Hurst celebrates Hindu Holi festival

Samantha Weber, Editor-in-chief

Holi, the Hindu festival, is being celebrated on March 18 this year. Holi is also known as the “Festival of Love,” the “Festival of Colors” and the “Festival of Spring”. Holi has been around since ancient times and represents a new beginning where people can have a fresh start and welcome the spring season. Holi is celebrated in almost all parts of India and is one of the most revered and celebrated festivals in the country.

The festival was originally known as “Holika” and has multiple ties to different religious works. One theory is that Holi existed several centuries before Christ, but has had many different meanings over the years. At one point, it was once a special rite performed by married women for the happiness and well-being of their families for the next year while worshiping the full moon. Red, green, blue and yellow powders are thrown around and each has its own meaning. The red powder represents love and fertility, green stands for new beginnings, blue powder represents the Hindu God Krishna and yellow is the color of turmeric, which is a natural remedy native to India.

Holi is not just celebrated in India, but it is also widely celebrated around the world. One of Mercyhurst’s MAC/ SAC programmers, sophomore Michael Abadie, is the student who proposed this event. “As a MAC/SAC programmer, cultural awareness is something I take very seriously. Cultural awareness, in my opinion, is the foundation of a society that is not just tolerant, but loving of one another,” said Abadie. “Over the many events that have taken place this semester, I find that I should be doing my part in providing a comfortable and educational environment for our students, faculty and staff.”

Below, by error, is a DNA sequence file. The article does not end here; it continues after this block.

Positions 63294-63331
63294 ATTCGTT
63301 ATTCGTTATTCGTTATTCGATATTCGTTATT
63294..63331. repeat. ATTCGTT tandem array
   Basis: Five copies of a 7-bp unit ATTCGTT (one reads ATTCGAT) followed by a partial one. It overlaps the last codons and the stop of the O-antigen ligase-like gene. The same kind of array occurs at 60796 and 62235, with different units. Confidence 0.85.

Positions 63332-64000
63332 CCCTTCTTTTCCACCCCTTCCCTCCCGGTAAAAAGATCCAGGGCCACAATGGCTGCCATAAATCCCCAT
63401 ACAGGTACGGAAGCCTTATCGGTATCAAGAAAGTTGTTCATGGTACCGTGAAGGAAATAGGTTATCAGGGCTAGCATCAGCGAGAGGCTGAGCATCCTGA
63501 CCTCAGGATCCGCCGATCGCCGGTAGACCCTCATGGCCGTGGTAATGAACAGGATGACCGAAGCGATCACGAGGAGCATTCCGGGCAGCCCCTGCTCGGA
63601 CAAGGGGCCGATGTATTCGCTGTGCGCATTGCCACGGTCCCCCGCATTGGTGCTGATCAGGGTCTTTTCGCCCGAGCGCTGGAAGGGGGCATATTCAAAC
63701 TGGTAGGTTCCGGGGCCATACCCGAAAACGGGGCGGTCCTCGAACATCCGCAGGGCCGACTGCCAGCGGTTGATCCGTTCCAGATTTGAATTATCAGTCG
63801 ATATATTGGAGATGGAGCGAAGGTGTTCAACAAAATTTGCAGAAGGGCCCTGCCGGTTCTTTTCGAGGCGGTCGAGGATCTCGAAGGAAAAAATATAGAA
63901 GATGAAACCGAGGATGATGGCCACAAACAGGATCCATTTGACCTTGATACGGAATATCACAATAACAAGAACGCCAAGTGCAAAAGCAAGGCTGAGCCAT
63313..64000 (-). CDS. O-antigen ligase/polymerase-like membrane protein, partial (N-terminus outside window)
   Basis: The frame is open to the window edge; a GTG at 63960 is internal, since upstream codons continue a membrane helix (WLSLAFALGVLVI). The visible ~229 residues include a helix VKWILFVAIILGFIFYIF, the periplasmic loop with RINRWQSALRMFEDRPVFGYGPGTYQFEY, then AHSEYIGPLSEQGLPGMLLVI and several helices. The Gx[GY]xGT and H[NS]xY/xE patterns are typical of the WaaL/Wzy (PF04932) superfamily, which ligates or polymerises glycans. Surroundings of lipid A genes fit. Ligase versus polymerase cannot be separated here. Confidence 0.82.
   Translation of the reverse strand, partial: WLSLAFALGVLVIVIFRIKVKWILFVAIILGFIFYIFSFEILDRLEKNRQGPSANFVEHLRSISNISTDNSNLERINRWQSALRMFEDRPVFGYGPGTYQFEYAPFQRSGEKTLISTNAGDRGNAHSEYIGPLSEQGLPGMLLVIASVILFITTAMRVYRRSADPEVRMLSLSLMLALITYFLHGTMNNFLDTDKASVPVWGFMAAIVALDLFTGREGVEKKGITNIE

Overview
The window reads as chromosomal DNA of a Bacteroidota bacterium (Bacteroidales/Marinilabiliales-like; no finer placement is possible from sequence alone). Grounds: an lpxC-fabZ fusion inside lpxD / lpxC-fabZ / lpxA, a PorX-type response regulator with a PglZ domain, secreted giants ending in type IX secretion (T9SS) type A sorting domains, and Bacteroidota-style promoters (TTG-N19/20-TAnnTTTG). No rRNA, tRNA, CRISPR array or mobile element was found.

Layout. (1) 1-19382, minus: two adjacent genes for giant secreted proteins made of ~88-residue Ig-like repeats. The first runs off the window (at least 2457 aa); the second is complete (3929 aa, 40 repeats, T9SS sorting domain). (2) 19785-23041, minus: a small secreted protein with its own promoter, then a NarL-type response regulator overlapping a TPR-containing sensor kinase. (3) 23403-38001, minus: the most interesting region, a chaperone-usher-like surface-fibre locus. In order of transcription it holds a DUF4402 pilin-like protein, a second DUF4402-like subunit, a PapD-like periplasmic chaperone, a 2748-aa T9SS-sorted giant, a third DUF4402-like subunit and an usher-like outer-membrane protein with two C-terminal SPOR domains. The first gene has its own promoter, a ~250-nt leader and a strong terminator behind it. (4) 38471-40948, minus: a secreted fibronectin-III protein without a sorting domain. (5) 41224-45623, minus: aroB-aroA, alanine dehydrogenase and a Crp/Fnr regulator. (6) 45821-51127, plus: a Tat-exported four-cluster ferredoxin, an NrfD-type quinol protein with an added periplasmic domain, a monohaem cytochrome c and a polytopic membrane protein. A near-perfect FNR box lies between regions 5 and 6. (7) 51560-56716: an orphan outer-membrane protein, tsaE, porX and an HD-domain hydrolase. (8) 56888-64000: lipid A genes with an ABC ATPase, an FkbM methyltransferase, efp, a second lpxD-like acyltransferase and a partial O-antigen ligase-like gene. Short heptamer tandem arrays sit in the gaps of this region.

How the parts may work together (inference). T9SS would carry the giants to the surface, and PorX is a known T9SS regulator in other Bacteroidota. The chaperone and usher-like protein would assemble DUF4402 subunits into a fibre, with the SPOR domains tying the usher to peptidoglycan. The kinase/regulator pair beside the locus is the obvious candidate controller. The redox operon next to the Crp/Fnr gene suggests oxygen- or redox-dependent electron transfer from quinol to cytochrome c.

Abadie took his role as programmer seriously in planning the event for students. He conducted thorough research for how other colleges and universities celebrated Holi in a fun, inclusive, and respectful way. “I also reached out to Mercyhurst’s International Student Association and Dr. Thomas Forsthoefel—both who I deem quite knowledgeable about this cultural area—for advice on how to approach this event, as I had never experienced Holi firsthand,” said Abadie after being placed in charge of planning this event.

Abadie wanted to ensure that as many elements of Holi were included at the student event. “Traditional dishes were a rather obvious component to the event and one that I may be most excited about. Of course, more activities should be involved, so I have tried my best in incorporating Holi-themed activities with the help of these individuals,” he said. “I know it won’t be perfect and I know I have much to learn, but the mere exposure of some rendition of Holi to the student body may inspire some like Dr. Forsthoefel and Southern Asian culture have done for me.”

Music, decorations and activities for all attendees to participate in together will be at Mercyhurst’s celebration on March 19, at 7 p.m.